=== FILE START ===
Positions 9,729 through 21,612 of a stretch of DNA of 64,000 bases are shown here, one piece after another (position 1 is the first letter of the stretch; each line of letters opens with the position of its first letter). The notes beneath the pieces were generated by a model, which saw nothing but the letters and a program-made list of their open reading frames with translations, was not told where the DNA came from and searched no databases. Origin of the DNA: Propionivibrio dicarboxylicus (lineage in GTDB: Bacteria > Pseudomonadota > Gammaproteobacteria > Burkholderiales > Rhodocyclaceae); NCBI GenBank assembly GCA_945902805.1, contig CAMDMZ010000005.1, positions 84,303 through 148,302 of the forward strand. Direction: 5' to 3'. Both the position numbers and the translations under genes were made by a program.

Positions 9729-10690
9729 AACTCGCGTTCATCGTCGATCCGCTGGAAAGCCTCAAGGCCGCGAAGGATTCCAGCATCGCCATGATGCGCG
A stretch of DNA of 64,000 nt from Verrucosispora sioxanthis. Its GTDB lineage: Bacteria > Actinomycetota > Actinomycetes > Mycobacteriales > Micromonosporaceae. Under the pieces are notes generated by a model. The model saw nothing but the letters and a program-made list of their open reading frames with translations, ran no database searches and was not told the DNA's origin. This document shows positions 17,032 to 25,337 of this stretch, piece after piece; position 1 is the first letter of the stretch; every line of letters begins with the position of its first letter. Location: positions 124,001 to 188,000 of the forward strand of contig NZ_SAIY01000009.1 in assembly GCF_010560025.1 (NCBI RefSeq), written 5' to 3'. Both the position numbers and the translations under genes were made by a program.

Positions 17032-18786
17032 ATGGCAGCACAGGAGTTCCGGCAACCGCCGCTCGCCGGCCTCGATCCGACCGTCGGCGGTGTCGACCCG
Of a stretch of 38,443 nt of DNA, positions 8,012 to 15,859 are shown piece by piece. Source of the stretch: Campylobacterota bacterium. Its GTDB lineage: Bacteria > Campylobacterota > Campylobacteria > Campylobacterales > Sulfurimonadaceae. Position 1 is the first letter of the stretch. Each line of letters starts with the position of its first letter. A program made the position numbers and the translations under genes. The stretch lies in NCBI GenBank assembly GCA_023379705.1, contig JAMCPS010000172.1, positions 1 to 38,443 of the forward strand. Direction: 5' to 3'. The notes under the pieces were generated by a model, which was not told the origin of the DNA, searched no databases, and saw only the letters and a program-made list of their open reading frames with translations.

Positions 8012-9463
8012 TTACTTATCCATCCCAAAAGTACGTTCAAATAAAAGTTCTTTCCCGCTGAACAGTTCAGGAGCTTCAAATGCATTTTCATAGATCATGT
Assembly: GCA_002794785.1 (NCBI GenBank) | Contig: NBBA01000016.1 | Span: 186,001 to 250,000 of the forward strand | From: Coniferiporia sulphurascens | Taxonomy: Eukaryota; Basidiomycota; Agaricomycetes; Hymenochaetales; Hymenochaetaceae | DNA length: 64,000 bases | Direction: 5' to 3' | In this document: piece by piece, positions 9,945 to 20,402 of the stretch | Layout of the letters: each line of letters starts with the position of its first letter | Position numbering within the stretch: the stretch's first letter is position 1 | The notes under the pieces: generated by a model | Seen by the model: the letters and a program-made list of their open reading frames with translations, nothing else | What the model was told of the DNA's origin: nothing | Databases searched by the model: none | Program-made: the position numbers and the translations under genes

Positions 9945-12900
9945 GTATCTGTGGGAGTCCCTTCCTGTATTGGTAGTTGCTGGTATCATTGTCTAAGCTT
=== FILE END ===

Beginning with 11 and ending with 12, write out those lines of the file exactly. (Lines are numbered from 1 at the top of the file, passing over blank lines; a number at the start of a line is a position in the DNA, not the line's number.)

Positions 9945-12900
9945 GTATCTGTGGGAGTCCCTTCCTGTATTGGTAGTTGCTGGTATCATTGTCTAAGCTT